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European Commission chief: French tax policy has ‘reached limits of acceptability’

By Agence France-Presse
Monday, November 11, 2013 18:54 EDT
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European Commission President Jose Manuel Barroso delivers a speech in Frankfurt am Main, central Germany, on Nov. 5, 2013. [AFP]
 
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France’s fiscal policy has “reached the limits of acceptability”, with high company taxes weighing on growth, the head of the European Commission told French television late Monday.

Even though France’s proposed budget is “overall satisfactory”, José Manuel Barroso told the LCI network: “Today, the fiscal policy in France has reached the limits of acceptability.

“France is by far the country (in the EU) where companies pay the highest taxes and that’s a problem for growth and employment.”

He urged Paris to “reduce public spending”, while noting that some effort in that direction was included in the proposed budget.

The European Commission on Friday is to give its evaluation of each country in the eurozone in a new measure implemented as part of the effort to stabilise the fragile single currency area.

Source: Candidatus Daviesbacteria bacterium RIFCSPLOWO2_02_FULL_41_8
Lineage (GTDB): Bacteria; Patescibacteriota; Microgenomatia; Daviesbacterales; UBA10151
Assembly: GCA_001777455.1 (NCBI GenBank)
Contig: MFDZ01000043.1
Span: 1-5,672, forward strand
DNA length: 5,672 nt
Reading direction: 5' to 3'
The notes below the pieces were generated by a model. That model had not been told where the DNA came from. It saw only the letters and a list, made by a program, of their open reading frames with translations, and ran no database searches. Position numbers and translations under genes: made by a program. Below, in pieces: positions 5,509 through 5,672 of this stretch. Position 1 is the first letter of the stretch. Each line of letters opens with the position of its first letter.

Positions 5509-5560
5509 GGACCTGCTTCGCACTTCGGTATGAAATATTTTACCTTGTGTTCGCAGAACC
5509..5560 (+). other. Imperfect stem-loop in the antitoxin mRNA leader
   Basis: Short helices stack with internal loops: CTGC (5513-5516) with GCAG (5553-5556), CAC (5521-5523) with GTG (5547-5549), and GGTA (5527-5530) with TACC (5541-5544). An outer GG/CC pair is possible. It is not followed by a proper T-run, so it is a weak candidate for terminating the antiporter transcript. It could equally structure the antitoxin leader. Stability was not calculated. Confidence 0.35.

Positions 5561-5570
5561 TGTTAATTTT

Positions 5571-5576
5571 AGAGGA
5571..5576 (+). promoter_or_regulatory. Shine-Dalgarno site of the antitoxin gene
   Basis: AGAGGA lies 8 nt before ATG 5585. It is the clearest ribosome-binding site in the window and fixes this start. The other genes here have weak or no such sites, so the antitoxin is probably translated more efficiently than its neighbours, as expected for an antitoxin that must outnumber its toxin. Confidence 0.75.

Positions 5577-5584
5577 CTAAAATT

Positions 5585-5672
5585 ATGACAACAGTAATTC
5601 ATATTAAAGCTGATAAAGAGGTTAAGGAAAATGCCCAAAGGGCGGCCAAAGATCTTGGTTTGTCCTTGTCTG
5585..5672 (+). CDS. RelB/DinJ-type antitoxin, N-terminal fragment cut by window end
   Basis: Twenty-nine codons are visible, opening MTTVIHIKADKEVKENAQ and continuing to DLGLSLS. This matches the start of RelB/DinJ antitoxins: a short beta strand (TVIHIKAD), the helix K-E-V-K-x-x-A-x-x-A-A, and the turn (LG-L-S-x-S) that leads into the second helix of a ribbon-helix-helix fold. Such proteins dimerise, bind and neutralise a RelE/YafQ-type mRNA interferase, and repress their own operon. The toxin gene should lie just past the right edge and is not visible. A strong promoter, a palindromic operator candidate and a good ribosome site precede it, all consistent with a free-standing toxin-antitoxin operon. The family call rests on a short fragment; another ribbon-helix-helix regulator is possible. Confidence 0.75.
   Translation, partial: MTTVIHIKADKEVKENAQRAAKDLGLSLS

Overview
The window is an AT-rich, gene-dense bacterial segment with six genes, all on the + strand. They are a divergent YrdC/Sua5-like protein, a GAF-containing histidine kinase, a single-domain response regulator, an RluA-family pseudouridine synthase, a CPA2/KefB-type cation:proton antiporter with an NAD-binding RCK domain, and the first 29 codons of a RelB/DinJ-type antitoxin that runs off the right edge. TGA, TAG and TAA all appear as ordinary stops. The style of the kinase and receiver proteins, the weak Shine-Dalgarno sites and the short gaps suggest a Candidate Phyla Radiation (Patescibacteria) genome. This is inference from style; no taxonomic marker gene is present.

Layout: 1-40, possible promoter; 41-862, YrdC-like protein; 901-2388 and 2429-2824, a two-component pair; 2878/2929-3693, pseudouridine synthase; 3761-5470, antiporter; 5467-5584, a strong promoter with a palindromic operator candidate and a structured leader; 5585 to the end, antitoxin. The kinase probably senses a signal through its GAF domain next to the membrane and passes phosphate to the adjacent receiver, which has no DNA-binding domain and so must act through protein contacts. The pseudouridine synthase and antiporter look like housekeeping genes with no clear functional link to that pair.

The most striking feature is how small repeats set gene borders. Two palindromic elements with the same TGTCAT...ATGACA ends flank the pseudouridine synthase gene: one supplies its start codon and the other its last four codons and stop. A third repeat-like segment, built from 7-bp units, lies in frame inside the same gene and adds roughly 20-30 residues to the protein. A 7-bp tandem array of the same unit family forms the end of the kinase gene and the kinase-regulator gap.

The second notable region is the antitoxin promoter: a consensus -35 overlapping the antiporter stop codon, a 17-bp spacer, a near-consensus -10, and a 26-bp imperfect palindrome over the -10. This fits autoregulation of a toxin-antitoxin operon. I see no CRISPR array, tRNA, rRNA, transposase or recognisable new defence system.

Rating agency S&P last week downgraded French debt by one notch and expressed concerns about policies to reduce the public deficit and raise competitivity.

France, the eurozone’s second-biggest economy, exited recession with 0.5 percent growth in the second quarter, but is still limping.

The eurozone’s biggest economy, Germany, on the other hand is blazing along, with data last week showing its trade surplus had hit a record high above six percent of GDP.

Barroso said the Commission was planning on Wednesday to “do a deep analysis” of imbalances in the German economy.

“It’s true that the German surplus is above what is normal,” he said.

Eurozone partners, the IMF and the United States worry that Germany’s economy, driven by exports and relatively weak on domestic consumption, is proving a problem to eurozone recovery.

Barroso said: “There are some countries that have lost export markets, for instance France, Britain, Italy. We have to work together so we all become more competitive.”

On the subject of his mandate, Barroso said he was ready to step down at the end of his second term in October 2014.

“Ten years is already a lot. But I want to work to the last minute for Europe,” he said.

[Image via Agence France-Presse]

Agence France-Presse
Agence France-Presse
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